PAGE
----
TOURS, France — Germany’s Marcel Kittel overtook Mark Cavendish at the line Thursday to win the 12th stage of the Tour de France, and Chris Froome stayed safely in the main pack to preserve his big lead.
Cavendish moved in front but Kittel gained ground and just beat him to the line to earn his second stage win in three days and third of this race.
About 20 riders were caught in a crash near the end, with some stuck under the bikes of others as wheels and frames jutted out at all angles.
Froome still leads Alejandro Valverde by 3 minutes, 25 seconds. The British rider is 3:54 ahead of two-time former champion Alberto Contador.
Cavendish, the Tour’s best sprinter two years ago, has had a frustrating race. The British sprinter looked set to clinch his 25th career stage win of the Tour after his Omega Pharma QuickStep teammate Gert Steegmans got him in a great position to attack. But Cavendish did not have the legs to hold on and Kittel beat him by half a wheel length.
Peter Sagan finished third and still has a comfortable lead as he bids to win the contest for the sprinters’ green jersey.
Looking to keep their riders near the front of the main pack and limit the risk of them being caught in crashes, Froome’s Sky and Contador’s Saxo-Tinkoff squads took turns pushing from the front.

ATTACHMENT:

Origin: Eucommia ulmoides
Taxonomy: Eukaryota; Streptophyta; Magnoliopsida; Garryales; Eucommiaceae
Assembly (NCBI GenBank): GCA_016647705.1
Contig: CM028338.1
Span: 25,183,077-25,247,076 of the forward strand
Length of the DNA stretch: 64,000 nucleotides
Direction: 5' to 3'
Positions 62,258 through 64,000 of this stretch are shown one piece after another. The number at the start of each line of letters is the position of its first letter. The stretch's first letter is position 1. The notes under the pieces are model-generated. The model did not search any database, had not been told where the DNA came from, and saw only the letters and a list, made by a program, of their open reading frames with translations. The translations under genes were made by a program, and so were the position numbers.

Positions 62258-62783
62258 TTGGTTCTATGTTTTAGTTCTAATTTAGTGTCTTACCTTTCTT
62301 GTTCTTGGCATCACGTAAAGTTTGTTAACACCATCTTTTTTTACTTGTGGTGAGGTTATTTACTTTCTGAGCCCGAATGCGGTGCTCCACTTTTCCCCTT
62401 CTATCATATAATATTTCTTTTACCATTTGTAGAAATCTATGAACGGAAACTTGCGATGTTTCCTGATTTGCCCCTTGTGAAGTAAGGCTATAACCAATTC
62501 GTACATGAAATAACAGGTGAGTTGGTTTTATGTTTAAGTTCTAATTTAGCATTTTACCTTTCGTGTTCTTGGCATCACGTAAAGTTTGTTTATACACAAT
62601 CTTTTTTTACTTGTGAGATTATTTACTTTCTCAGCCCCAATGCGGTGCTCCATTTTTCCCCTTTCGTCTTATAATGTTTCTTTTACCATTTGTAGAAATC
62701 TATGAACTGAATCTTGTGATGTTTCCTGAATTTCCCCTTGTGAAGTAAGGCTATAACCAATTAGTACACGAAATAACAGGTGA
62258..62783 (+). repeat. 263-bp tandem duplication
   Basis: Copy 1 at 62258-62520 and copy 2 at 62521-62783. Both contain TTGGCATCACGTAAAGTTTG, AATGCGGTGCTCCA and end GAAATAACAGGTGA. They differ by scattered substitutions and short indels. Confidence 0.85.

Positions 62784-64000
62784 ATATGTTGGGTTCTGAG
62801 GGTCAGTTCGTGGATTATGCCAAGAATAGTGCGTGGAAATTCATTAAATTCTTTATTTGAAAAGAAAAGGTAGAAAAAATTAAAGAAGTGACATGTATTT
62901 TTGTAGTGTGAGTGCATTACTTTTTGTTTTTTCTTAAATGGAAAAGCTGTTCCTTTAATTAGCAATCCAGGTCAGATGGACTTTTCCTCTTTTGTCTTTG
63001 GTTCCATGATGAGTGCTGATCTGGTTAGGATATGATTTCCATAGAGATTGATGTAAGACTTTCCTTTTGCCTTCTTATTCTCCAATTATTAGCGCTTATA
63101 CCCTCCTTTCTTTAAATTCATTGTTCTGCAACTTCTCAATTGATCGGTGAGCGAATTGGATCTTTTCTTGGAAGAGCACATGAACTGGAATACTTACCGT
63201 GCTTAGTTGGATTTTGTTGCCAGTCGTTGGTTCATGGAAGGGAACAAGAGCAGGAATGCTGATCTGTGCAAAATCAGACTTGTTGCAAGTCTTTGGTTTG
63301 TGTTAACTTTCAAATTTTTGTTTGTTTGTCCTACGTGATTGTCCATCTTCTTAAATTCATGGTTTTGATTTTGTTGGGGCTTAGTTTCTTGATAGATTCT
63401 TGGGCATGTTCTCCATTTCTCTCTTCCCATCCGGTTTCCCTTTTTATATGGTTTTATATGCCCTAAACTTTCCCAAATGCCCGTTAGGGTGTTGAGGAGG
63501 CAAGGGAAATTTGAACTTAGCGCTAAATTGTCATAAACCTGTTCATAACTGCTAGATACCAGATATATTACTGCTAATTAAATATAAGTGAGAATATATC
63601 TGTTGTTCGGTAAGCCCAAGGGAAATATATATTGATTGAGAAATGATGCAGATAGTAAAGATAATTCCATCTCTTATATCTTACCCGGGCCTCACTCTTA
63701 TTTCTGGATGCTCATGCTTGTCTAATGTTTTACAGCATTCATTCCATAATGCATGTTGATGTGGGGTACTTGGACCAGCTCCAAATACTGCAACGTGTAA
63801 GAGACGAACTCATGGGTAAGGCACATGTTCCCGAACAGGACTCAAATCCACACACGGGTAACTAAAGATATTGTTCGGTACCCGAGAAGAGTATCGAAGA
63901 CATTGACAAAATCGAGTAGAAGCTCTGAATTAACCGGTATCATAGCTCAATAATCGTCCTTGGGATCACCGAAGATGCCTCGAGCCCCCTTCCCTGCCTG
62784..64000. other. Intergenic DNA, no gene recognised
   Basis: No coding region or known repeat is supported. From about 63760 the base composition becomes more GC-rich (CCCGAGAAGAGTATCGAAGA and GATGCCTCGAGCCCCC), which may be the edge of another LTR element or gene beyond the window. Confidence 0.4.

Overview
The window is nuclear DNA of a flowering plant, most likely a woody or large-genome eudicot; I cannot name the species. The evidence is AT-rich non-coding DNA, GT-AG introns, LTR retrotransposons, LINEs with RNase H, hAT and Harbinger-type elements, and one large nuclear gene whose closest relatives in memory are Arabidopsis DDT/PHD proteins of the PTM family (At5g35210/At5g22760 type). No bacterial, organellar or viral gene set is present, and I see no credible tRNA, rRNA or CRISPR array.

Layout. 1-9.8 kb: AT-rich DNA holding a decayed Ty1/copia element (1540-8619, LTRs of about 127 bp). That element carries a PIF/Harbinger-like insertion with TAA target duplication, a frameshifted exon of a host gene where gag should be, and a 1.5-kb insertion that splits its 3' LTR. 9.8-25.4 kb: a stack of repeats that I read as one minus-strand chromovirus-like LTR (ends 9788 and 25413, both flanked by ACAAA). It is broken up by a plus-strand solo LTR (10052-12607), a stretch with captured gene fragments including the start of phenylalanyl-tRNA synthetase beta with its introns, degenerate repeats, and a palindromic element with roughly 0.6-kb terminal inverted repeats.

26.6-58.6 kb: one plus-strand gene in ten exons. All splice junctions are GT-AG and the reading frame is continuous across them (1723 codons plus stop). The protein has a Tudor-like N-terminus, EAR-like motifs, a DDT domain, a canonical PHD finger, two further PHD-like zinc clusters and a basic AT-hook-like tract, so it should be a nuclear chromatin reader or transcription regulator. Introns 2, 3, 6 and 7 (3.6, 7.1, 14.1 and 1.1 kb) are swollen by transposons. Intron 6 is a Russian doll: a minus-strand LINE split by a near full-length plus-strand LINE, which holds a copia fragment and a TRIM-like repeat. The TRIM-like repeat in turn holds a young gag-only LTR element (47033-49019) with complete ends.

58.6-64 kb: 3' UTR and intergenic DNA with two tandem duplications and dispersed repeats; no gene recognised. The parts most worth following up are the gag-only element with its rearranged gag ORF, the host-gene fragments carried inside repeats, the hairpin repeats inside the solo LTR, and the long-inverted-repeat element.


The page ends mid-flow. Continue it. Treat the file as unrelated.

Saxo-Tinkoff tried to pull away with about 3 miles left, but Ian Stannard helped Froome catch them.
German sprinter Andre Greipel was among the approximate 20 riders who were caught in the latest big crash of the Tour, and moments later Froome survived a delicate moment when he appeared to be nudged by Tom Veelers.
A five-man breakaway surged ahead early on. The group consisted of Spanish veteran Juan Antonio Flecha, Italians Francesco Gavazzi and Manuele Mori and Frenchmen Anthony Delaplace and Romain Sicard, and they built up a lead of about nine minutes after about an hour of racing.
The peloton rolled through vineyards and alongside the Chinon forest on a 136-mile route from Figures to Tours in the Loire valley, a picturesque region dotted with imposing French chateaus — the spiral-towered Chateau d’Usse, which dates from the 11th century, and the 16th century Chateau d’Azay-le-Rideau, which rests on the water.
Amid the sightseeing, there were still some minor crashes before the big one late on.
French riders Alexandre Geniez and Blel Kadri tumbled and Latvia’s Gatis Smukulis fell off his bike in the feed zone. Canada’s Svein Tuft went too fast around a roundabout and slid across the road. They all got back up and continued.
Andy Schleck, the 2010 Tour winner who had a disappointing time trial Wednesday — finishing nearly five minutes behind the winner Tony Martin — had to change his bike after a puncture and scampered back to rejoin the main pack.
Sicard dropped off the pace with a little under 30 miles to go, leaving only four in the lead group.
No breakaway has managed to go all the way yet on this Tour, because the peloton has been riding so aggressively, and the 35-year-old Flecha was the last rider to be caught, about 4 miles from the end.
Froome finished just behind Martin in Wednesday’s time trial to extend his lead.